Blondie's Debbie Harry and Chris Stein pay tribute to Tommy Ramone
Stein describes the drummer as an "amazing asset" to The Ramones
Speaking to Billboard, the duo discussed the importance of Ramone's drumming technique to the band's sound.
"Tommy seemed to me so understated compared to the rest of The Ramones," said Harry. "But I loved the way he played, and this light, very accessible style made those early songs loved by everyone. He added so much to their recording style and origination that I will mourn them even more now that he's gone, too."
Stein and Ramones' relationship stemmed from a period before either had started working with the bands that would come to define them.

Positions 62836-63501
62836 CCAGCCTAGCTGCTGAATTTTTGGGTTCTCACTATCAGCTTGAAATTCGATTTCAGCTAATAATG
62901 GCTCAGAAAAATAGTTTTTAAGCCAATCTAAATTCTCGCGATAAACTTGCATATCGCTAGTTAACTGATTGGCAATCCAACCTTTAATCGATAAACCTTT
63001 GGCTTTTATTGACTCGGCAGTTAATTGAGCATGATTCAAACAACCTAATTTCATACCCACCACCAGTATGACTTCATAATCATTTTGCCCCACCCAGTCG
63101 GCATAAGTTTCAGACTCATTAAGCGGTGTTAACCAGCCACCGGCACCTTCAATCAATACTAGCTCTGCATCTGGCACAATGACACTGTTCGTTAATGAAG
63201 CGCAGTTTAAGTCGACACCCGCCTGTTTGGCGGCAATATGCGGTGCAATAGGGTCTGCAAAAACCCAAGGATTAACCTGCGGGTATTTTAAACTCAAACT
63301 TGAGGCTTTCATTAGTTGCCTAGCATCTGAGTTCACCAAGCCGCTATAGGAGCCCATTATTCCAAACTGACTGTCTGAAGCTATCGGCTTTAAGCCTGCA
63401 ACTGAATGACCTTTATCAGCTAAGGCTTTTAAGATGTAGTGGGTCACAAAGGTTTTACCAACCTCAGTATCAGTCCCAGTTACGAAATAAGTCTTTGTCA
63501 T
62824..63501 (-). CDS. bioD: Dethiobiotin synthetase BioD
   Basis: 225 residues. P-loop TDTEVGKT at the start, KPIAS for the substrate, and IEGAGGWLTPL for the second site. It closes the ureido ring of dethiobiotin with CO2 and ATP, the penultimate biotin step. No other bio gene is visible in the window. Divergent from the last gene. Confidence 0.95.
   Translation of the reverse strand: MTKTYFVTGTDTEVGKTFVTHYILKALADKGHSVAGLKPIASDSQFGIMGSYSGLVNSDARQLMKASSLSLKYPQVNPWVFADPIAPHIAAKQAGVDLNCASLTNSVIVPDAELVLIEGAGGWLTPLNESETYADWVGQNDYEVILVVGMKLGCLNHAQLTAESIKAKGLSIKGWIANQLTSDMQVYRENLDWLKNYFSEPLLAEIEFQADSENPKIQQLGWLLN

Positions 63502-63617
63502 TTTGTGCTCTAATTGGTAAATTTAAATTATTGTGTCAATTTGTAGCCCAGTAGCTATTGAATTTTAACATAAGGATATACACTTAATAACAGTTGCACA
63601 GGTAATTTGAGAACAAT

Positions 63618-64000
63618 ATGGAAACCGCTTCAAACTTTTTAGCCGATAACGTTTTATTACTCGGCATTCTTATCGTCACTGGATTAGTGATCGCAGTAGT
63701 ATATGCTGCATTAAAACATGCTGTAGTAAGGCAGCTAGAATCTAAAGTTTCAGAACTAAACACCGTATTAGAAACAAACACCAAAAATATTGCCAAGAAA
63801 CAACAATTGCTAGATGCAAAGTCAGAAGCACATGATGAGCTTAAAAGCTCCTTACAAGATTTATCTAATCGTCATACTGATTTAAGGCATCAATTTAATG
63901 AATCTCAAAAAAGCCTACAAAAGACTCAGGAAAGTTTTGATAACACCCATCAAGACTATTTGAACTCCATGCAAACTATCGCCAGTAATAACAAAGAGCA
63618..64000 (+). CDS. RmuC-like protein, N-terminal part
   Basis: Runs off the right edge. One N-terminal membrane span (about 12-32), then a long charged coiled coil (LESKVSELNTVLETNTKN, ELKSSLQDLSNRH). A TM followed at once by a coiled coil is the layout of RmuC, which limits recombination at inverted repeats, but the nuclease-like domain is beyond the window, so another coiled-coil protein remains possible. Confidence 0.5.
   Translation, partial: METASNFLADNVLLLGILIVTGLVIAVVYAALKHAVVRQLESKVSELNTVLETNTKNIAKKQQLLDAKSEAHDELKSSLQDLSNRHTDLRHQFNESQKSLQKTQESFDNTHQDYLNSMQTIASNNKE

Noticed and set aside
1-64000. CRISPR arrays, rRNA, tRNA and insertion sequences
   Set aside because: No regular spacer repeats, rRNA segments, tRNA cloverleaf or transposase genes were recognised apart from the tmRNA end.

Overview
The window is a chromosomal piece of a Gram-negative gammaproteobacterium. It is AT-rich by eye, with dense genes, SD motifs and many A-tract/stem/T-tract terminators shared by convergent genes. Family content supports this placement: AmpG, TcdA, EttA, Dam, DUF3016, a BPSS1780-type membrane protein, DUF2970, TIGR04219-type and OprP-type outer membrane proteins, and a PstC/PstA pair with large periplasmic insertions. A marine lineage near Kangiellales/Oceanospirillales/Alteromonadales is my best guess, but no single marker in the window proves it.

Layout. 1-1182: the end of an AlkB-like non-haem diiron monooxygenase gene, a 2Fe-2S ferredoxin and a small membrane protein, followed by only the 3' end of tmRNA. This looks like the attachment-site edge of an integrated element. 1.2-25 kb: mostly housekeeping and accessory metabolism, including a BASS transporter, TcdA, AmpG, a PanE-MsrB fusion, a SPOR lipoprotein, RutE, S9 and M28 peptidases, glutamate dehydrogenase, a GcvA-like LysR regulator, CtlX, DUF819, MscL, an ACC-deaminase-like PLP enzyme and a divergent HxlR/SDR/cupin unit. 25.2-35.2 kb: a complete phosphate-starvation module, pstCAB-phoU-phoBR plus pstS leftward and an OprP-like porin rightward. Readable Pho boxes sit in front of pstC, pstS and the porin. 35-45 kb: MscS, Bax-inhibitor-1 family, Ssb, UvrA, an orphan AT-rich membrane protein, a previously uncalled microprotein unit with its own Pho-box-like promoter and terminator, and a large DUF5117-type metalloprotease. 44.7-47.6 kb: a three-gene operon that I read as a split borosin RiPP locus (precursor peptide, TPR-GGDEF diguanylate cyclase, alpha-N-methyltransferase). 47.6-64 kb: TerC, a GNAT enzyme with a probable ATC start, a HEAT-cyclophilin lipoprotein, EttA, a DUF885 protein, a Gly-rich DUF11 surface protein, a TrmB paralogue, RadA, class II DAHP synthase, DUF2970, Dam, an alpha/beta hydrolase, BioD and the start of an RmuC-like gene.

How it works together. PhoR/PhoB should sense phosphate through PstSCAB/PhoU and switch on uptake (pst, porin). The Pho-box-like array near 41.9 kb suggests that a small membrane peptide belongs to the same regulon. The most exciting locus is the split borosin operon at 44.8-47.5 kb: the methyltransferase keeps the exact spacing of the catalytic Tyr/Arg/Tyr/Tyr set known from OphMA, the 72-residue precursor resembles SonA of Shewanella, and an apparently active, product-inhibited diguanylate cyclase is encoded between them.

"I met Tommy early on. He had a band called Butch that played at Mercer Arts Center, maybe in 1972," remembered the guitarist. "Later, after the Mercer literally collapsed and I had started working with Debbie, I ran into him and he told me he had a new band called The Ramones. I probably was at their first show at CBs and remember how awesome they were in spite of their rawness. Tommy was an amazing asset to the group, and I was always taken by his light drumming technique that somehow drove their very powerful, ferocious sound. He was a gentle and supersmart guy and a mover and shaper of the New York underground music scene, and we all will remember him fondly."
Tommy Ramone died on July 11. His death marked the passing of the last founding member of The Ramones. As well as the Blondie duo, The Replacement's Tommy Stinson and Ramones manager Danny Fields also paid tribute.